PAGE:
“Everything starts with food. Without it, your mental health, your physical health, it all goes. You give up.”
There have been some low points for 57-year-old army veteran Cameron Brown over the last couple of decades. But a few years ago, when he had only one tooth left in his upper jaw and he was wasting away because he was unable to eat solid foods, his body covered with painful psoriasis, things were especially rough.
“I couldn’t afford to eat well. I could barely pay the bills, keep a roof over my head,” he explains. “I couldn’t buy food that had any vitamins. It was all filler. Canned foods. My teeth just fell out.”
After struggling with addiction when he left the army, Cameron had pulled together a life in Nelson, B.C. But after the lumber mill closed and jobs became scarce, he was priced out of the rental market, and forced to live in a tent on the beach for a year. Eventually, he pieced together seasonal work, got on disability supports and found an affordable apartment, but accessing healthy food remained a challenge.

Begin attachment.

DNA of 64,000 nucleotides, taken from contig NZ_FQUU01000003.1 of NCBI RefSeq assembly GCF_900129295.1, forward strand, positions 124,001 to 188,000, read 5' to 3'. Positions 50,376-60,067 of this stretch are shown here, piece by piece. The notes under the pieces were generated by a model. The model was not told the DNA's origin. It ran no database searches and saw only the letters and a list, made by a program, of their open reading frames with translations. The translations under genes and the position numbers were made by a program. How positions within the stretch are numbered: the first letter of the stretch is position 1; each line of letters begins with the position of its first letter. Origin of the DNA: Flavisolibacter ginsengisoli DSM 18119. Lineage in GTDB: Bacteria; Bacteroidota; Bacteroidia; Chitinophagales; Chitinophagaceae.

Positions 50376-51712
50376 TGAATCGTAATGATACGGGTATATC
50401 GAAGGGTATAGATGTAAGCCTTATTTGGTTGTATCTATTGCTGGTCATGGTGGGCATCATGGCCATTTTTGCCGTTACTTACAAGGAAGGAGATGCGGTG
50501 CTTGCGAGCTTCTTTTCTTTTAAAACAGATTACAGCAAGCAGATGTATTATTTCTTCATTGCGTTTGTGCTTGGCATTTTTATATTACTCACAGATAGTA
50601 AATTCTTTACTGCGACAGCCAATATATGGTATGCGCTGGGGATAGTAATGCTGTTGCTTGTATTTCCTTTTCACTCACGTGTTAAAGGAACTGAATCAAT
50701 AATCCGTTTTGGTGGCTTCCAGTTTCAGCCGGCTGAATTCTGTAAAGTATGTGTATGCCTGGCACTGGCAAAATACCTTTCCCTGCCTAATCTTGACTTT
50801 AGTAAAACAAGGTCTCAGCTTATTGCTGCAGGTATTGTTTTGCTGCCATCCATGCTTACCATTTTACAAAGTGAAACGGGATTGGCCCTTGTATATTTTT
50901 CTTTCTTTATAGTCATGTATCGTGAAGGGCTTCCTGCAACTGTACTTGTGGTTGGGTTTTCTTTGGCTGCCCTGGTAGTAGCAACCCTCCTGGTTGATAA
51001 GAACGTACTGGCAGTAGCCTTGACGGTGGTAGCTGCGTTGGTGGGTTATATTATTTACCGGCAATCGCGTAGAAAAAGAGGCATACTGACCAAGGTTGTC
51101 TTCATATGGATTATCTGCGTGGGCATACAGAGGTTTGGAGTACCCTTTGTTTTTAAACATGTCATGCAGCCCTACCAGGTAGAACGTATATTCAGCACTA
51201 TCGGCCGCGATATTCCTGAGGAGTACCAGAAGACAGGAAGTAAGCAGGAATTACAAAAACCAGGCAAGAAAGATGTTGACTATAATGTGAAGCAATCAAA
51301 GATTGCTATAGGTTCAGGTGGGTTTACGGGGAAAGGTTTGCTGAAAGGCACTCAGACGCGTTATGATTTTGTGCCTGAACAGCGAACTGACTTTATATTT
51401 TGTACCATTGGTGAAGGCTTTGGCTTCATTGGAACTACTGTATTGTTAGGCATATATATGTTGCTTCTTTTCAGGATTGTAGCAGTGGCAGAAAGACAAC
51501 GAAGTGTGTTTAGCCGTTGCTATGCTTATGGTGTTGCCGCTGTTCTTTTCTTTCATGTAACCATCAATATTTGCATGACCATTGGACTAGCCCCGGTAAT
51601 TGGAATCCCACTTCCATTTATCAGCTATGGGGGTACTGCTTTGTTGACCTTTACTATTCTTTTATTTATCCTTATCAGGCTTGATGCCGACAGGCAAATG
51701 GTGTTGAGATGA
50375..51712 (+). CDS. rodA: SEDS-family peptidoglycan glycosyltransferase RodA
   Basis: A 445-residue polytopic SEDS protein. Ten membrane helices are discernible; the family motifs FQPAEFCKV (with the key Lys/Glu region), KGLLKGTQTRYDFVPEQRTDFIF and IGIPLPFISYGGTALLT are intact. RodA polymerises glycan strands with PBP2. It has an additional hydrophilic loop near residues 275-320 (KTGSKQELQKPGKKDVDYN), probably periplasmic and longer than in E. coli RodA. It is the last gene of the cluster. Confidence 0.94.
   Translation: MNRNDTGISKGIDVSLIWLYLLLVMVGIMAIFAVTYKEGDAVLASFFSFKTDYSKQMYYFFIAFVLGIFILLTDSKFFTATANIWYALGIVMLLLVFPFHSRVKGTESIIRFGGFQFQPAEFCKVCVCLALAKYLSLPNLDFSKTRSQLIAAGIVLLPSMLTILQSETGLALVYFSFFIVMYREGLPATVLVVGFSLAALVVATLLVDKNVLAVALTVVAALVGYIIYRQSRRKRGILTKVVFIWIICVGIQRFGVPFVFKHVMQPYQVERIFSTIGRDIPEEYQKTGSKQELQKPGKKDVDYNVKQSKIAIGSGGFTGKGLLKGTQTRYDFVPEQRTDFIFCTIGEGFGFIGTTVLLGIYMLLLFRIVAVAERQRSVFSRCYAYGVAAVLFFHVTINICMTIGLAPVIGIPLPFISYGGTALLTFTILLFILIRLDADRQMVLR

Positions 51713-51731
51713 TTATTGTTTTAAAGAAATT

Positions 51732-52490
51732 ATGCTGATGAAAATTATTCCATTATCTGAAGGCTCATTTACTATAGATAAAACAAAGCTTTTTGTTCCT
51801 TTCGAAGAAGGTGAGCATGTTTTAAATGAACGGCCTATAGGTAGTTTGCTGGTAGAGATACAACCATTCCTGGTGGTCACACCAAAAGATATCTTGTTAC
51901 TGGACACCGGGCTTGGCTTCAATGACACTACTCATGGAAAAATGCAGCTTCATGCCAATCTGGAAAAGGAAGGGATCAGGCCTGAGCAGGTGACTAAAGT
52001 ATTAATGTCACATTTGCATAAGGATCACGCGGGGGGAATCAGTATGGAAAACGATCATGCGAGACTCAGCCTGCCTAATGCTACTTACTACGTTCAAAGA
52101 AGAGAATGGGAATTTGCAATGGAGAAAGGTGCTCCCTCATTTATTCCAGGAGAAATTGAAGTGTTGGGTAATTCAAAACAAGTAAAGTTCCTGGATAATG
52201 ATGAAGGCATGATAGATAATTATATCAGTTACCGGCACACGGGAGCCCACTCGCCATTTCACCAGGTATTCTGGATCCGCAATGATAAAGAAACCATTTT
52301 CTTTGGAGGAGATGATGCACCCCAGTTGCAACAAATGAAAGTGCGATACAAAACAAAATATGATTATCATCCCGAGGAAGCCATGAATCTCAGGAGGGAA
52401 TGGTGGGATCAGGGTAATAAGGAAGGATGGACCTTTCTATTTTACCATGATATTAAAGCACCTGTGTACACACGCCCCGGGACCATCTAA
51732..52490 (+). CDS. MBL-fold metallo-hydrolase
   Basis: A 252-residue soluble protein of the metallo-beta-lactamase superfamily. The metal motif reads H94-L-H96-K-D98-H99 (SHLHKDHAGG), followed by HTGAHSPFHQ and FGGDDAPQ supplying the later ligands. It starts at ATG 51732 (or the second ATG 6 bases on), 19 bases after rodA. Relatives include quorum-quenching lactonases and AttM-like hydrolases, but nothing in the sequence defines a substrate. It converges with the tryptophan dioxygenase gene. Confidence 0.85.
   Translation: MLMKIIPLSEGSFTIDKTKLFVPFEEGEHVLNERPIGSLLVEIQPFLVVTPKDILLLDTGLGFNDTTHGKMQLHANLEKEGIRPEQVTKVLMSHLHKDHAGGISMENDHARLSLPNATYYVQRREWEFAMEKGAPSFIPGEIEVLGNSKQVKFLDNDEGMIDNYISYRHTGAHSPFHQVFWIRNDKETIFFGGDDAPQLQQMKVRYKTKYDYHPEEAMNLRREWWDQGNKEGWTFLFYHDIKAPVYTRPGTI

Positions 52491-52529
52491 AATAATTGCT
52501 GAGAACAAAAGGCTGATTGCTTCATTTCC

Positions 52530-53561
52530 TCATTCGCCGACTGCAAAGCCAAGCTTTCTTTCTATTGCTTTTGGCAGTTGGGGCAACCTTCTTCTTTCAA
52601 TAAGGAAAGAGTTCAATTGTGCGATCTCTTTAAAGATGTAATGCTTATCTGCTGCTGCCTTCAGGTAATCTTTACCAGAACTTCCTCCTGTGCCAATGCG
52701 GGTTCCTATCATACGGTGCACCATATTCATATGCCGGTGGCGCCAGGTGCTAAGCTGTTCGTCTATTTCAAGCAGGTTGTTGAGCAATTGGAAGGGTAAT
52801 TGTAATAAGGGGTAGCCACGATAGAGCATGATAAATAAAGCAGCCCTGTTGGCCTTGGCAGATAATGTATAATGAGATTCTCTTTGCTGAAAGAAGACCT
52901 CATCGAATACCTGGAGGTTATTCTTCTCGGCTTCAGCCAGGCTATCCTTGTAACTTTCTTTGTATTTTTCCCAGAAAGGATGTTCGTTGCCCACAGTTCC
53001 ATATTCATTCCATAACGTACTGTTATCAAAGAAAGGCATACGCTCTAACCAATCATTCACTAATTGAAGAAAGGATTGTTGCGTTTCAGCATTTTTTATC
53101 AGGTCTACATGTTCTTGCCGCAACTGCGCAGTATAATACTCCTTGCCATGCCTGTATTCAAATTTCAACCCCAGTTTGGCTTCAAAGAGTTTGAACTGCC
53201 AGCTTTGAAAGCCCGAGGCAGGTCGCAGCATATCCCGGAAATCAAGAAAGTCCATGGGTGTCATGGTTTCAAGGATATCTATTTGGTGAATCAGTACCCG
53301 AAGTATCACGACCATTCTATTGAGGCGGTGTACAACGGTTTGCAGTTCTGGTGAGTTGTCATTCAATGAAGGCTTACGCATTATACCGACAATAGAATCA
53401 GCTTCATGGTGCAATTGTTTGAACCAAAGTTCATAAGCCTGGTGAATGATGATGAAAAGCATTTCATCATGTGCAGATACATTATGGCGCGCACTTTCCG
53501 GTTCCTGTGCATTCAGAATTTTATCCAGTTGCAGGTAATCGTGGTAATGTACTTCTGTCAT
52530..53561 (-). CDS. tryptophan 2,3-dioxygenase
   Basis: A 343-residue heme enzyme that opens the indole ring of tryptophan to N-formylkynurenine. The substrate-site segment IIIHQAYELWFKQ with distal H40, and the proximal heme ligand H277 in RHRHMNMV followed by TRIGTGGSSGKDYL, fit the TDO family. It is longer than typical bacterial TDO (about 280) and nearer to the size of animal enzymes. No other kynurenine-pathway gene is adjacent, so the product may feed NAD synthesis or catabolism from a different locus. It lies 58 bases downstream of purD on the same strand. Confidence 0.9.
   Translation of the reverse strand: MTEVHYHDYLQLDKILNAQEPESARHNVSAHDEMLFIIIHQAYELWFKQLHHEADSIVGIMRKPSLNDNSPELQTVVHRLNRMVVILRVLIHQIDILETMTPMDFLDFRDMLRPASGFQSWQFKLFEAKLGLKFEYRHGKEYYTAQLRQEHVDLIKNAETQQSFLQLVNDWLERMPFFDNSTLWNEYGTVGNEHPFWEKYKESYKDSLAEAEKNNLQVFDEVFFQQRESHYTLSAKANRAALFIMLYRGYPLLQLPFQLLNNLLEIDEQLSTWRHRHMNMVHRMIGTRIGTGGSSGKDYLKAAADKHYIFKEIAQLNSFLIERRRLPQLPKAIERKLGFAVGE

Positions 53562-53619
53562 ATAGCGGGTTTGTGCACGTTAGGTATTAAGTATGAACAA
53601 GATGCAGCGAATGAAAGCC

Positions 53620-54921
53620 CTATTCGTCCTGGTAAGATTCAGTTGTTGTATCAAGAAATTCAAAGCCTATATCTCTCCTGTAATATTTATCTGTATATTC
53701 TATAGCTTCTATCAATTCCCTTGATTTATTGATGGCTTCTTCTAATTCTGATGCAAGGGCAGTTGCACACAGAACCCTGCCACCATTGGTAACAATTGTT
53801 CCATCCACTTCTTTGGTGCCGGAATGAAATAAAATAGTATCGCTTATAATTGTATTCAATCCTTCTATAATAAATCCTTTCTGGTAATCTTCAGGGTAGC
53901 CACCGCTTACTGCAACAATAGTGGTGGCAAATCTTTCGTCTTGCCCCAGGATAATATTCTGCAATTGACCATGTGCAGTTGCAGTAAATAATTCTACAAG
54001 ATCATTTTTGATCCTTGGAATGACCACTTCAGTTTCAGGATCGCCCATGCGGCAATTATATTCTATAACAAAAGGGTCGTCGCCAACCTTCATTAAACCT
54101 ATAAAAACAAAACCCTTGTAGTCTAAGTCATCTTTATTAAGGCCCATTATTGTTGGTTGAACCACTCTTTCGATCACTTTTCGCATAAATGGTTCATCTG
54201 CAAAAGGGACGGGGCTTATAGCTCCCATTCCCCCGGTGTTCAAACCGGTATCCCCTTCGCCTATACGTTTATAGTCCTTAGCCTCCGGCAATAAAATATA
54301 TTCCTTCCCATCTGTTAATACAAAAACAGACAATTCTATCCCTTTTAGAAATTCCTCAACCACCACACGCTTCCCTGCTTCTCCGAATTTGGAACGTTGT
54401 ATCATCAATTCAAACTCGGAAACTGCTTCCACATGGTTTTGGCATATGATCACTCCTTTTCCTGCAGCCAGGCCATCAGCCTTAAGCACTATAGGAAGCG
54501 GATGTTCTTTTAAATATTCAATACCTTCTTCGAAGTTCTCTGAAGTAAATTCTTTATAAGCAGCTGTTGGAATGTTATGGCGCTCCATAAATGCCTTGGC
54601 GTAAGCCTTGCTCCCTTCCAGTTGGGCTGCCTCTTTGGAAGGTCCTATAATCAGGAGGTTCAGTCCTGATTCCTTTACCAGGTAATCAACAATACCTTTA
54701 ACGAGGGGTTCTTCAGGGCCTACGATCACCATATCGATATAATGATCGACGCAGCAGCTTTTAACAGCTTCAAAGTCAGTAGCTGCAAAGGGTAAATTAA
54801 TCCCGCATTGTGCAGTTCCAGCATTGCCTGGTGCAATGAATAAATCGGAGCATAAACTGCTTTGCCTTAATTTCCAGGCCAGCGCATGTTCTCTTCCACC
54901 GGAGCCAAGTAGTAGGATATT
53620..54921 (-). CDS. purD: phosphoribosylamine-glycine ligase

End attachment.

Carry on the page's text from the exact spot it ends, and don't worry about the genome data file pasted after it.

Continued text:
“Everything starts with food,” he says. “Without it, your mental health, your physical health, it all goes. You give up.”
Things started looking up for Cameron when he got his psoriasis under control and he was fitted with a set of upper dentures last year. These days, he’s the first person many people meet at the Nelson Community Food Centre where he volunteers as a receptionist, and accesses community dining and food programs. He’s still dealing with a myriad of health issues including arthritis and thyroid problems, but he’s eating well for the first time in a long time, and he feels it.
“My brain is working again,” he says. “I feel good. It makes me happy that I can make others happy.”